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The relation between goal adjustment, goal disturbance, and mental well-being among persons with multiple sclerosis

Stefaan Van Damme (UGent) , Sara Kindt (UGent) , Geert Crombez (UGent) , Liesbet Goubert (UGent) and Jan Debruyne
(2019) PSYCHOLOGY & HEALTH. 34(6). p.645-660
Author
Organization
Abstract
Objective: This study investigated the role of goal adjustment, i.e. disengaging from blocked goals and reengaging into alternative goals, in mental well-being and goal disturbance in persons with multiple sclerosis (MS). Design: A cross-sectional design was used with self-report data from questionnaires and Personal Project Analysis (PPA). Main outcome measures: Dependent variables were mental well-being, indicated by depression/anxiety (HADS; Hospital Anxiety and Depression Scale) and mental functioning (SF-36; Short Form Health Survey), and goal disturbance, indicated by goal manageability and goal interference (PPA). Independent variables were patient-reported physical impairment (SF-36) and goal disengagement and reengagement (GAS; Goal Adjustment Scale). Results: Higher goal reengagement was associated with better mental well-being, but unrelated to goal disturbance. Goal disengagement only showed a negative association with anxiety. High disengagement was associated with lower goal interference but only for those also scoring high on reengagement. Goal adjustment did not buffer the effects of physical impairment on mental well-being and goal disturbance. Contrary to expectations, higher goal reengagement increased the association between physical impairment and goal interference. Conclusion: Although goal reengagement is associated with better mental well-being in persons with MS, it might also strengthen the perceived effect of physical impairment on goal interference.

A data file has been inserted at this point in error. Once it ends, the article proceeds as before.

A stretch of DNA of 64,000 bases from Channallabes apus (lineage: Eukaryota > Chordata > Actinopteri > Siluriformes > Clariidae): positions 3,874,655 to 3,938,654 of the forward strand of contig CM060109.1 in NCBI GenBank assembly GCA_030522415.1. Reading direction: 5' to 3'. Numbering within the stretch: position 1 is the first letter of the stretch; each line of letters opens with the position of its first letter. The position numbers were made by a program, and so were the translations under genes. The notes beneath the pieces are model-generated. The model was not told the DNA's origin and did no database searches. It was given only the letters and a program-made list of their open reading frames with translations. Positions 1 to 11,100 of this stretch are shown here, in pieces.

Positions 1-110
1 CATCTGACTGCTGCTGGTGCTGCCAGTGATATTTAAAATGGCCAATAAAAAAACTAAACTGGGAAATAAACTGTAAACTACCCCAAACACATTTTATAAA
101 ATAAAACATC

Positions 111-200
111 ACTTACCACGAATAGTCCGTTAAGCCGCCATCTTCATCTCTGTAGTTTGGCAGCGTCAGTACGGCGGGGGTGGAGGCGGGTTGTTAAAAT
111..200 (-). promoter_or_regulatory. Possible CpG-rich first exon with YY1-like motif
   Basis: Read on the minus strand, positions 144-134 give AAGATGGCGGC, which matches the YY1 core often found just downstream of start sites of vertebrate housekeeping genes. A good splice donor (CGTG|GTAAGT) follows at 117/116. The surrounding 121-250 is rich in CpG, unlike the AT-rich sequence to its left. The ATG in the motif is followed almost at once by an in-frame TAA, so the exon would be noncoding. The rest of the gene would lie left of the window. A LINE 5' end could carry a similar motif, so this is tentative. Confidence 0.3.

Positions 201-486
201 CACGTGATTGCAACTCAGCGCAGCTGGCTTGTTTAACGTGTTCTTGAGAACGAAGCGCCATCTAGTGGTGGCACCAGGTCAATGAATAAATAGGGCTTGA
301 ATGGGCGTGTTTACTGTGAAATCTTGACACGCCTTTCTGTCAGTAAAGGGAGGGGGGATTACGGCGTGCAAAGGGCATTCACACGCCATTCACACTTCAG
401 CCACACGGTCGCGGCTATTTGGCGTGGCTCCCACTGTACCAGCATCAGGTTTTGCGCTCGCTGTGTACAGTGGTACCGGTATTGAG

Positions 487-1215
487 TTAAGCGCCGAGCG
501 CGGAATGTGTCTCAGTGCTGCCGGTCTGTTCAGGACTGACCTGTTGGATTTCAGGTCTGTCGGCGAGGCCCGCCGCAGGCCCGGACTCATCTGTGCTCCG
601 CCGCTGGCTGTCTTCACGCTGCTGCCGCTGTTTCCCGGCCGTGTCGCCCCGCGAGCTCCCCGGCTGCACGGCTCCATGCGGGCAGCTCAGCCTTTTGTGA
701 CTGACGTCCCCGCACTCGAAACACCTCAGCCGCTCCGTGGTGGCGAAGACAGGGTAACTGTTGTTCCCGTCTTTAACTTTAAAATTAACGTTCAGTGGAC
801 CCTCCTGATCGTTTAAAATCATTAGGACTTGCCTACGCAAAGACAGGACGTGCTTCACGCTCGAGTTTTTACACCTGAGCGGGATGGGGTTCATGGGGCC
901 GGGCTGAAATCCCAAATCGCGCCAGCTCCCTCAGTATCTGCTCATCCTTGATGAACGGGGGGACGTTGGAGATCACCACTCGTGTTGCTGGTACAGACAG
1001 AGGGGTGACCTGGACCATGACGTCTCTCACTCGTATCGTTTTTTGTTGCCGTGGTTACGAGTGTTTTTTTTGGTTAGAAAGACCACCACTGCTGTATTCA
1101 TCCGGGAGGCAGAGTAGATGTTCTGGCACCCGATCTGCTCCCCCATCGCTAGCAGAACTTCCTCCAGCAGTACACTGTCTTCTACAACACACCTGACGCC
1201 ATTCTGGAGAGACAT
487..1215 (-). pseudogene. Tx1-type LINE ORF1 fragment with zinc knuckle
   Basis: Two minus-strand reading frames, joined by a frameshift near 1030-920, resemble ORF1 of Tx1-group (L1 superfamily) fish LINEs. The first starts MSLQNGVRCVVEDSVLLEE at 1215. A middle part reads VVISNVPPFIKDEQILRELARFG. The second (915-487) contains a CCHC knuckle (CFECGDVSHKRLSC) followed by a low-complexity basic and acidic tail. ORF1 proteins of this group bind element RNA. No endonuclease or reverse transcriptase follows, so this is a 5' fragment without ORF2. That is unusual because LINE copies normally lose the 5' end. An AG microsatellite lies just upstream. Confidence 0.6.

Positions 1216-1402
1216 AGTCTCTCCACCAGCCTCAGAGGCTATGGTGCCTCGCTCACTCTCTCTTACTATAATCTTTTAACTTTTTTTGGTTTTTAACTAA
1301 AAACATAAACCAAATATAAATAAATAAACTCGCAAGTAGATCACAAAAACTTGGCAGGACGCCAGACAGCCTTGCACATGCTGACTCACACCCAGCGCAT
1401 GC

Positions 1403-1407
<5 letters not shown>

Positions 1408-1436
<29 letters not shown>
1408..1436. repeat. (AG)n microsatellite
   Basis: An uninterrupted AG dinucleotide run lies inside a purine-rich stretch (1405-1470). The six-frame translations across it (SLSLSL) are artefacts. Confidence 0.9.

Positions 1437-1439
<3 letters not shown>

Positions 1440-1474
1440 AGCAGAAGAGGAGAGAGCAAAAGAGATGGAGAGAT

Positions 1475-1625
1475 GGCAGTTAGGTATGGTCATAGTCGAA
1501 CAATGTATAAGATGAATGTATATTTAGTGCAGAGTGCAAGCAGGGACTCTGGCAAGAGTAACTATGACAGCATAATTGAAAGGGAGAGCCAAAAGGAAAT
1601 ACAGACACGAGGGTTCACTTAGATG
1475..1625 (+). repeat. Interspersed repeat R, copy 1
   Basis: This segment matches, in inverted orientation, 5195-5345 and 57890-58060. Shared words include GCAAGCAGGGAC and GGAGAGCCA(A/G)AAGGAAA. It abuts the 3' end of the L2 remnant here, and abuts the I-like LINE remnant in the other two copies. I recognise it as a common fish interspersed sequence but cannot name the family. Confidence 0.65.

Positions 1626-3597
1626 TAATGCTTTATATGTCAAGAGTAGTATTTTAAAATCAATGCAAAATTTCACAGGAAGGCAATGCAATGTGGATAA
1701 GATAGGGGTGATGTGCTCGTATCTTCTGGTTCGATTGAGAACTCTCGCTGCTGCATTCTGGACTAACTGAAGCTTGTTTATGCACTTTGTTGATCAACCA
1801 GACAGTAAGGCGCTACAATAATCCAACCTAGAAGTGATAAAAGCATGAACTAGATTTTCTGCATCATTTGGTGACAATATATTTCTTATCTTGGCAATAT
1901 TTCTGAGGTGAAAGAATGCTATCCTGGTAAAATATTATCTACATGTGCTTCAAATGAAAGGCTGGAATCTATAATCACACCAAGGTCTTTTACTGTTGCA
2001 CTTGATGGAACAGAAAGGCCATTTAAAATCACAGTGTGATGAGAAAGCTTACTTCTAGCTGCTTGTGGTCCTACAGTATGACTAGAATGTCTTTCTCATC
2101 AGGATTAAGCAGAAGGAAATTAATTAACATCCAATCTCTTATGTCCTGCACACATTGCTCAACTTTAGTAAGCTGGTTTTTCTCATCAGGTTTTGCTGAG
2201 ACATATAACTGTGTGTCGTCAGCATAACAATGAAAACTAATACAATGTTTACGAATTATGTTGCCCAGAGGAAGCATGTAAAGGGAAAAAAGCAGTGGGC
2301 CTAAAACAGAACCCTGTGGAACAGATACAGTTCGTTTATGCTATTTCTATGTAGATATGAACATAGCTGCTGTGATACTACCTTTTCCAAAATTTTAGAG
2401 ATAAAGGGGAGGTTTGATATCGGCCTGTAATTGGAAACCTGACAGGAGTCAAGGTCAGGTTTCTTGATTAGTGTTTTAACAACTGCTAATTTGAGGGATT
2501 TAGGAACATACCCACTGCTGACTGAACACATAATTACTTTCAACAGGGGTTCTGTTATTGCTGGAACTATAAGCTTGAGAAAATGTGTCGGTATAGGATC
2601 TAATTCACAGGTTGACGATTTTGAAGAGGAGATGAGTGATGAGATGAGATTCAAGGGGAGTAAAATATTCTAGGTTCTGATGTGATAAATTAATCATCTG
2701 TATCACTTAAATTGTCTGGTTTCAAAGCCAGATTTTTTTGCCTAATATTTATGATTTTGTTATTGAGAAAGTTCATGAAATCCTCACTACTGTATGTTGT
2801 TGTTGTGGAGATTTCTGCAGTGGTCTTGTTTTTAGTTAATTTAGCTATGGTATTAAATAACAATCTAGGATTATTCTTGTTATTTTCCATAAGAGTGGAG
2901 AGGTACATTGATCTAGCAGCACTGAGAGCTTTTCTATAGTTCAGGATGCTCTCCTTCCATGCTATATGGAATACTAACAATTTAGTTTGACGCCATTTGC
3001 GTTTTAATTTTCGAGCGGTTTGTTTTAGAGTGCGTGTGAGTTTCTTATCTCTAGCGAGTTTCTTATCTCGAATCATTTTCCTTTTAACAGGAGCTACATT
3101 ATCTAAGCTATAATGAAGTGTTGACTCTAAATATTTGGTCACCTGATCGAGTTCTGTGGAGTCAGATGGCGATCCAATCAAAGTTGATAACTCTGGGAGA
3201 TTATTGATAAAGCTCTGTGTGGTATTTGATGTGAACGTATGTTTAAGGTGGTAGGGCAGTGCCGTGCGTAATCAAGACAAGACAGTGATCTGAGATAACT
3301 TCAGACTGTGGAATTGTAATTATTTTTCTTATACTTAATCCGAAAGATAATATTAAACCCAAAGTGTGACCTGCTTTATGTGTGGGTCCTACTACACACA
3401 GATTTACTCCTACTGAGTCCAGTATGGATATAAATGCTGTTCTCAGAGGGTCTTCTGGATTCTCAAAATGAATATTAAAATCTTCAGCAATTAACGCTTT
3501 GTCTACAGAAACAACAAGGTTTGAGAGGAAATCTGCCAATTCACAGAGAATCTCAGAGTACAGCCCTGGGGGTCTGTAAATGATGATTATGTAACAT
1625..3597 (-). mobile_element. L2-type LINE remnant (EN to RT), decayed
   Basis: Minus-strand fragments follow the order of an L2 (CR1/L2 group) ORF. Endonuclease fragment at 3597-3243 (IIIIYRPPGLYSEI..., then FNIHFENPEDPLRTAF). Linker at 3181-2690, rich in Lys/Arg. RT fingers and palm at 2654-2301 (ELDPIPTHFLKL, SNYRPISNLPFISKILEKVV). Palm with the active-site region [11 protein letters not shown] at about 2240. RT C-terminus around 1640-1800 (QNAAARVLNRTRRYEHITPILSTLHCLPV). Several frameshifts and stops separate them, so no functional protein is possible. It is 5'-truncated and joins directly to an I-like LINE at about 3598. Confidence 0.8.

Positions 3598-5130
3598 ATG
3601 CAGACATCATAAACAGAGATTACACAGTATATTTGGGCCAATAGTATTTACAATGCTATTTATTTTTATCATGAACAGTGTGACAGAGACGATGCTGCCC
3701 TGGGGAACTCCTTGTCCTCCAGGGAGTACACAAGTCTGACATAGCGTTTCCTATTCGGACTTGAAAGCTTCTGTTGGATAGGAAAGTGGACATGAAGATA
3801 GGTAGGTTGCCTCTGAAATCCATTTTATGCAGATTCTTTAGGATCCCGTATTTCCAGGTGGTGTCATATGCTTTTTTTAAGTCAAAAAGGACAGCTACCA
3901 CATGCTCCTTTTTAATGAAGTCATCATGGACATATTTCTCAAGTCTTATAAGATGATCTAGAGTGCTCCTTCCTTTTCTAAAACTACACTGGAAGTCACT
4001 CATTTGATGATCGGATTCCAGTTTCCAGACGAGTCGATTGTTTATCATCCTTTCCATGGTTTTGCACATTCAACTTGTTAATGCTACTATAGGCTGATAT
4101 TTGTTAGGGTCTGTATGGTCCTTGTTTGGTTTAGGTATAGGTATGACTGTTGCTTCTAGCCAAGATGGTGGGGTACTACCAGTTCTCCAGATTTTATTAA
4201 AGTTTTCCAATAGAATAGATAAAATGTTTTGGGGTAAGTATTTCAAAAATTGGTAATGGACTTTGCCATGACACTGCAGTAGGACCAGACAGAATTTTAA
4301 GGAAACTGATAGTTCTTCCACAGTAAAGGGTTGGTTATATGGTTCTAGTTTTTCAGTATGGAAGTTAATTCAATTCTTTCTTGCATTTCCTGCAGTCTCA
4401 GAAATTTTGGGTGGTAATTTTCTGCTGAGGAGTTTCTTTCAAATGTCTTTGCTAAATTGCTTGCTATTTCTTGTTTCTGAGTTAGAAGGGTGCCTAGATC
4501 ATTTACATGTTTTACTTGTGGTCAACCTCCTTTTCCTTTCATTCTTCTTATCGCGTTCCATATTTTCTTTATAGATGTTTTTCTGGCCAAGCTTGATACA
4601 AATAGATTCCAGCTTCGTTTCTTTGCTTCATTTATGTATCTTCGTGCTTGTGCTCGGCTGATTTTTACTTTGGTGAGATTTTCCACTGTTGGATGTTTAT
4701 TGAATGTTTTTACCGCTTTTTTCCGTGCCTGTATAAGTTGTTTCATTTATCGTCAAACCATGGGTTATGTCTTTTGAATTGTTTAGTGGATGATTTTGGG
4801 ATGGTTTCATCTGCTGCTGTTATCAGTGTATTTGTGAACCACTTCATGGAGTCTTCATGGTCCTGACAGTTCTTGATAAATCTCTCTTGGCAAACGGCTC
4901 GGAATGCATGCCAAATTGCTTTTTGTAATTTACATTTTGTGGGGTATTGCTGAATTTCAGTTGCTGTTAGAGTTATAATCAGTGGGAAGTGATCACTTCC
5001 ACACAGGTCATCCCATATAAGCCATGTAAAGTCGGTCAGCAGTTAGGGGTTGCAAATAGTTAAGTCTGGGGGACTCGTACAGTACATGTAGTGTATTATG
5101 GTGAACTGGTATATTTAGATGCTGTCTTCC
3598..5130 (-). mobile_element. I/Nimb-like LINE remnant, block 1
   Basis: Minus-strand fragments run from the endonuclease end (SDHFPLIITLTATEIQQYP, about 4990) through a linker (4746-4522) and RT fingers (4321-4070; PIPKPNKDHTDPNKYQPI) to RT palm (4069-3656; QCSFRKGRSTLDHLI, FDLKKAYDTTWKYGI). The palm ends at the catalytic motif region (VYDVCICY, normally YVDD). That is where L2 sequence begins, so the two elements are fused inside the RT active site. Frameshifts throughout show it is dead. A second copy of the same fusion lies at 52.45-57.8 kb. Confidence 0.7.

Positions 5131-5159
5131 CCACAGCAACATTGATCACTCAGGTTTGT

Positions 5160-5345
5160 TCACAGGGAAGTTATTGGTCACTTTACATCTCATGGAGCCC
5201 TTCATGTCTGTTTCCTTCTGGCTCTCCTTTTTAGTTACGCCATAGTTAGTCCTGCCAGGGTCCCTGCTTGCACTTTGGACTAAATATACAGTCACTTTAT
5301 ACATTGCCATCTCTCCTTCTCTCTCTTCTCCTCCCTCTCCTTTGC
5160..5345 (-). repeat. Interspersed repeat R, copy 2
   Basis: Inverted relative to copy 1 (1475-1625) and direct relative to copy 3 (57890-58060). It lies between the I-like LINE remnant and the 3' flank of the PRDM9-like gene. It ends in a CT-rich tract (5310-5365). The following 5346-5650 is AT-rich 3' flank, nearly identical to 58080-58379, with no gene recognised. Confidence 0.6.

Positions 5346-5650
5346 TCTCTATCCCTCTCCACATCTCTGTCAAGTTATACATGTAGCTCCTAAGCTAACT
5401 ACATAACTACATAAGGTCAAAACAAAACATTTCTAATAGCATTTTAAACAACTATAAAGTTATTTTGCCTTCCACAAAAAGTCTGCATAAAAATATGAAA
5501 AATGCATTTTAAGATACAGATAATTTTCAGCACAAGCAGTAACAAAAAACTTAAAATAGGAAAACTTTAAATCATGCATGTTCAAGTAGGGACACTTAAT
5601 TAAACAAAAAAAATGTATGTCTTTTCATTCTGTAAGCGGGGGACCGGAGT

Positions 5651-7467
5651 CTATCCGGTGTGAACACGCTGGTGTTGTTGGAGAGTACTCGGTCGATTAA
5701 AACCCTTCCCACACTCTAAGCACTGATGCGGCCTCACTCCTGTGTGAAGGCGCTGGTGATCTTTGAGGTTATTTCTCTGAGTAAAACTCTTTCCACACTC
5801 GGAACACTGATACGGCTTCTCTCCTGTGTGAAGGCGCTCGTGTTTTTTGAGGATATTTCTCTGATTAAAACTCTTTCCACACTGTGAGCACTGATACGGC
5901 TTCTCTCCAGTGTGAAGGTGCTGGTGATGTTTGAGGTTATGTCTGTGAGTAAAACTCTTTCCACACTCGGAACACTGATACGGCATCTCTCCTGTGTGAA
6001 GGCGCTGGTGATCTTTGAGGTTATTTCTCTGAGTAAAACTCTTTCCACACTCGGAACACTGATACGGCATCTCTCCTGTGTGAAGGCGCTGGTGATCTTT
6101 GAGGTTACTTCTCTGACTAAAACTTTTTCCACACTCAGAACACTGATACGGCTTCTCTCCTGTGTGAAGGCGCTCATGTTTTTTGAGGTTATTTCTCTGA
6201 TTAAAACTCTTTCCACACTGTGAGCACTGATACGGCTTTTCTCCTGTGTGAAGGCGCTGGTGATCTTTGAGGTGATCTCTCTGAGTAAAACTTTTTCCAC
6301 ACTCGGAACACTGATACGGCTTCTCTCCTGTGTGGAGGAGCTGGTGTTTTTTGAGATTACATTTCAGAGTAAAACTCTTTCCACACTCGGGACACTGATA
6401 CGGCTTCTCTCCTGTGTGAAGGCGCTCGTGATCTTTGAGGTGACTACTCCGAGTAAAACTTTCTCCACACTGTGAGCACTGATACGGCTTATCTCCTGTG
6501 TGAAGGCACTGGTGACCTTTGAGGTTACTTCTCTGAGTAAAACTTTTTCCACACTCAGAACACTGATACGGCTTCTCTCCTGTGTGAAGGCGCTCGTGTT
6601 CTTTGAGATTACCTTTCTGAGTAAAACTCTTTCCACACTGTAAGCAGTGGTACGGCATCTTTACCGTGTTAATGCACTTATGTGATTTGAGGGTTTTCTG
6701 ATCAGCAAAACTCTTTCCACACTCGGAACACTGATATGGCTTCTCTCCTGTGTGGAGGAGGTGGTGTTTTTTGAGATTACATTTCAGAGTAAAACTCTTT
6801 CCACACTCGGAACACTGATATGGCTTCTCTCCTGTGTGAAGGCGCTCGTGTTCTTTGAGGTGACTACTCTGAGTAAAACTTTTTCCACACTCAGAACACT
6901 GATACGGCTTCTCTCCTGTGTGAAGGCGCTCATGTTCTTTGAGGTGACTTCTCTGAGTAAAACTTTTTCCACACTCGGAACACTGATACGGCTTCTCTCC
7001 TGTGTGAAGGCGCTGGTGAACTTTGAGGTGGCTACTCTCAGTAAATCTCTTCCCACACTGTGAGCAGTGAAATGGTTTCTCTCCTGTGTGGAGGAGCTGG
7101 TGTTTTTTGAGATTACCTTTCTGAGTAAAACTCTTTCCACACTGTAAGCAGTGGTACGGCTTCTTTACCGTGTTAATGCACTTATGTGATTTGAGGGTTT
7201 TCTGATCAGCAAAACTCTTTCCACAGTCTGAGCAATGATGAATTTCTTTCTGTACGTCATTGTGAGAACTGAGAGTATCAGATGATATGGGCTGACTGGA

Keywords
COGNITIVE-BEHAVIORAL THERAPY, SELF-REGULATION, HOSPITAL ANXIETY, UNATTAINABLE GOALS, DEPRESSION SCALE, NEGATIVE AFFECT, HEALTH, ASSOCIATIONS, MANAGEMENT, SYMPTOMS, Goal adjustment, self-regulation, wellbeing, multiple sclerosis, chronic, illness

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MLA
Van Damme, Stefaan, et al. “The Relation between Goal Adjustment, Goal Disturbance, and Mental Well-Being among Persons with Multiple Sclerosis.” PSYCHOLOGY & HEALTH, vol. 34, no. 6, Taylor & Francis Ltd, 2019, pp. 645–60.
APA
Van Damme, S., Kindt, S., Crombez, G., Goubert, L., & Debruyne, J. (2019). The relation between goal adjustment, goal disturbance, and mental well-being among persons with multiple sclerosis. PSYCHOLOGY & HEALTH, 34(6), 645–660.
Chicago author-date
Van Damme, Stefaan, Sara Kindt, Geert Crombez, Liesbet Goubert, and Jan Debruyne. 2019. “The Relation between Goal Adjustment, Goal Disturbance, and Mental Well-Being among Persons with Multiple Sclerosis.” PSYCHOLOGY & HEALTH 34 (6): 645–60.
Chicago author-date (all authors)